Unimilk?greenspun.com : LUSENET : Dairygoats : One Thread
We are bottle feeding two newborn does. The milk replacer we brought home is called UniMilk, and has instructions for goat kids, but the formula seems too thin to me. It calls for 1 part powder to one part warm water. Seems like when I had the replacer specifically for goats it was more than that. What do y'all think?
-- mary (firstname.lastname@example.org), January 06, 2002
I have not heard of this replacer, is it made mainly for calves? If it's a calf milk replacer, stop feeding it and get some kid milk replacer. I certainly would not mix this replacer up thicker than called for, especially with newborns. Can you tell us what the label has for ingredients?
-- Rebekah (email@example.com), January 06, 2002.
I haven't either. I really am wary of milk replacers as they are not all they are cracked up to be. I will however have to use a replacer this yr with the dairy since we need the milk. I plan on using Land O' Lakes, but I am still researching. I would add a little store milk to it to make it better. In fact I fed a baby last year whose mother disowned her with store bought cow milk. Didn't want to but didn't have any other choices and the doe kidded at Thanksgiving so I didn't have a good milk suppply. Hope this helps a little.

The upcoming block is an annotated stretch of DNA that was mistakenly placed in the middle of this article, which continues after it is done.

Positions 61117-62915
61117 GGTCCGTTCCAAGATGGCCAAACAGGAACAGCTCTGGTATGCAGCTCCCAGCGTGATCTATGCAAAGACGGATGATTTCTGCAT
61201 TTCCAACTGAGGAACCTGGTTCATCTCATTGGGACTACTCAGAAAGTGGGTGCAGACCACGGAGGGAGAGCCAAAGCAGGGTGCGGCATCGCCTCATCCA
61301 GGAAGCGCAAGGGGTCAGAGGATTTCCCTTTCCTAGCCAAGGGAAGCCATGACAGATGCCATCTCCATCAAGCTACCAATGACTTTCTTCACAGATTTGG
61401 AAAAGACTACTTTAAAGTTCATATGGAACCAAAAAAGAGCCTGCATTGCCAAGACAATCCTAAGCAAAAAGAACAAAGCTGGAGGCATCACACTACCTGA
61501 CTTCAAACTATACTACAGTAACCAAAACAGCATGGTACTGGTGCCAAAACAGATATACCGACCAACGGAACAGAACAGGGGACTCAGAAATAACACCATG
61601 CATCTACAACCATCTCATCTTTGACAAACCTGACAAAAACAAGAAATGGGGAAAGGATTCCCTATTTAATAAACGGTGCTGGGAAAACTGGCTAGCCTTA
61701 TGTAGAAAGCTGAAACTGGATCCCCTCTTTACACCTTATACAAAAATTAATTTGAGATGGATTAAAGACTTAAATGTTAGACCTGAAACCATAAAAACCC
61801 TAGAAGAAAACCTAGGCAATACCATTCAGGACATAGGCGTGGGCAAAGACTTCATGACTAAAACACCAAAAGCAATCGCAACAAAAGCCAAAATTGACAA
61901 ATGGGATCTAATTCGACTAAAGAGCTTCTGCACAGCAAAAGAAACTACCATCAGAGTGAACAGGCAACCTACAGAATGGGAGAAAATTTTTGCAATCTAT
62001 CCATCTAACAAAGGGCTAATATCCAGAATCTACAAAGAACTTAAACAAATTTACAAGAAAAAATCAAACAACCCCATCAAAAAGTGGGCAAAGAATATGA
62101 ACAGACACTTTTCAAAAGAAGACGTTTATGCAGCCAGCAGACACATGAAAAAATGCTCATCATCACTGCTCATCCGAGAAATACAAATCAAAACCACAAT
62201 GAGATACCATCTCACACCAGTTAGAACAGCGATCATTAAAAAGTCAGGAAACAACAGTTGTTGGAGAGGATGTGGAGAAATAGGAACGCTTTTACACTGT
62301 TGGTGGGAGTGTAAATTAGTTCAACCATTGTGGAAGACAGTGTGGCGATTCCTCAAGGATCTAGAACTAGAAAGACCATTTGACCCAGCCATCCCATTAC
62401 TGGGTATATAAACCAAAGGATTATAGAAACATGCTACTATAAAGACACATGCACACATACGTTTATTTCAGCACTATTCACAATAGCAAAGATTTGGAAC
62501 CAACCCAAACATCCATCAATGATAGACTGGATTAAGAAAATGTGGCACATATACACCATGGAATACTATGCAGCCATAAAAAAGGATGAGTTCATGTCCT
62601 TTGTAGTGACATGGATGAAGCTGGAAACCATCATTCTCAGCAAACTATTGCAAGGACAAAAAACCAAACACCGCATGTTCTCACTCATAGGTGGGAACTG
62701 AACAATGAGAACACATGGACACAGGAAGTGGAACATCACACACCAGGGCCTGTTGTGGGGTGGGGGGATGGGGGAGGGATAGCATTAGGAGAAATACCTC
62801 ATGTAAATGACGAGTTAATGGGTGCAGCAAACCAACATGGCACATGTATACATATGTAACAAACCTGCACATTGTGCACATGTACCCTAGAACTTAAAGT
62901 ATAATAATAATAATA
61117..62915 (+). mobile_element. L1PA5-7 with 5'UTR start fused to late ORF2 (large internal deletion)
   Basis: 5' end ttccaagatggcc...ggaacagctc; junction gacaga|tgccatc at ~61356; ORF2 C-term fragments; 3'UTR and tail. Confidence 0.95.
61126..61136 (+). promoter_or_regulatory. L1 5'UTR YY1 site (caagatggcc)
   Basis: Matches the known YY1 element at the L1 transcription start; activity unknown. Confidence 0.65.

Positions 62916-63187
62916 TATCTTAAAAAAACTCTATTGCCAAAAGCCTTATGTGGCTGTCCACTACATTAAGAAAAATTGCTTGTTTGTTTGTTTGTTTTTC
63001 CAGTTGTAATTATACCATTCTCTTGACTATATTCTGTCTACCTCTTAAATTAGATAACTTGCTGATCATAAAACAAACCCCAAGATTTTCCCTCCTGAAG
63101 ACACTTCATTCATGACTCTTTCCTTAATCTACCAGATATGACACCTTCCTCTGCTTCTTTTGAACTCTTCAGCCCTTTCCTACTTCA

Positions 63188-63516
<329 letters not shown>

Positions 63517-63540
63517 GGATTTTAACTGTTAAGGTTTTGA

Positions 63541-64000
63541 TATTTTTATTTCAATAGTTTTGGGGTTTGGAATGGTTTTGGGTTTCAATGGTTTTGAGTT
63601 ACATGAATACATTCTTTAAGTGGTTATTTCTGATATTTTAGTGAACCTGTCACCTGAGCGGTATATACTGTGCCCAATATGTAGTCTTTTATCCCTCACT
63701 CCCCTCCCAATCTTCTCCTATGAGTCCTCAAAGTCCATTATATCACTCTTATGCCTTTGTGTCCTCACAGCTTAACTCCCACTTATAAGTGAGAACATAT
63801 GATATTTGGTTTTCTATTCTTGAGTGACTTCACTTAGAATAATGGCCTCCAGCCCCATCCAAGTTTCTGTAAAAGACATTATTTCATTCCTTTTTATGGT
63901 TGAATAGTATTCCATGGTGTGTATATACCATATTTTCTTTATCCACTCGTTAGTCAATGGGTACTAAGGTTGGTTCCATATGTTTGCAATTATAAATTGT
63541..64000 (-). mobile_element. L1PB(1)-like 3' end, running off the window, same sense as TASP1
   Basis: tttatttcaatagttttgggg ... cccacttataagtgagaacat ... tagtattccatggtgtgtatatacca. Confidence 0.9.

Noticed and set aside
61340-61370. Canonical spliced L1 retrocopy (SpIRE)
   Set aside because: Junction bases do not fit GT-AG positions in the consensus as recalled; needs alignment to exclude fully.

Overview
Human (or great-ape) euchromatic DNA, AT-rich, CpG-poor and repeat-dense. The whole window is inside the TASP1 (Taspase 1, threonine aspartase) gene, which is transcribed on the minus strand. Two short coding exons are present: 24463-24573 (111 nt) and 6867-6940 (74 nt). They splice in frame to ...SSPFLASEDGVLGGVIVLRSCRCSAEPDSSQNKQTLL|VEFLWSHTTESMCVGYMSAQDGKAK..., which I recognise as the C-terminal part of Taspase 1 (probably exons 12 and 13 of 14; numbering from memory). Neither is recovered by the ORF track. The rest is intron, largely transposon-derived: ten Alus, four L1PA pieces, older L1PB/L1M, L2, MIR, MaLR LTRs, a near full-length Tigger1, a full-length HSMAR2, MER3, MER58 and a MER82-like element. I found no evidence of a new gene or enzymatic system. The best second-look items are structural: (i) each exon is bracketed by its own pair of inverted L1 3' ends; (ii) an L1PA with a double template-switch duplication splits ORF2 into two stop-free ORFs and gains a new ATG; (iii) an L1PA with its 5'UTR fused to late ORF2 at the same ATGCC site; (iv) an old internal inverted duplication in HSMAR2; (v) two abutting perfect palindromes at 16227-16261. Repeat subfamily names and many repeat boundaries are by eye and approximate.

-- Bernice (firstname.lastname@example.org), January 06, 2002.
Mary the trick on milk replacer is to make sure it contains no soy. Even then you have to feed it exactly as the directions say, only tiny amounts, so tiny in fact that it makes the kids eat feed early, not something I want mine doing. Feed to much or to cold and you have scours. We send all our new customers who buy babies from us that don't have goats to milk, home with the instructions to use vitamin D whole grocery store milk, warmed to 100 degrees, no more than 16 ounces 3 times a day, once 8 weeks you can move to twice a day and 22 ounces, wean at 12 weeks. Vicki
-- Vicki McGaugh TX (email@example.com), January 06, 2002.
When I got back up the stairs last night, I checked, and yea, it's got soy. So I assume that's a really big no-no? Is it the protein content we're worried about? Would it still do to use this only as a supplement--like one part replacer to, say, 3 or 4 parts goat milk?
-- mary (firstname.lastname@example.org), January 07, 2002.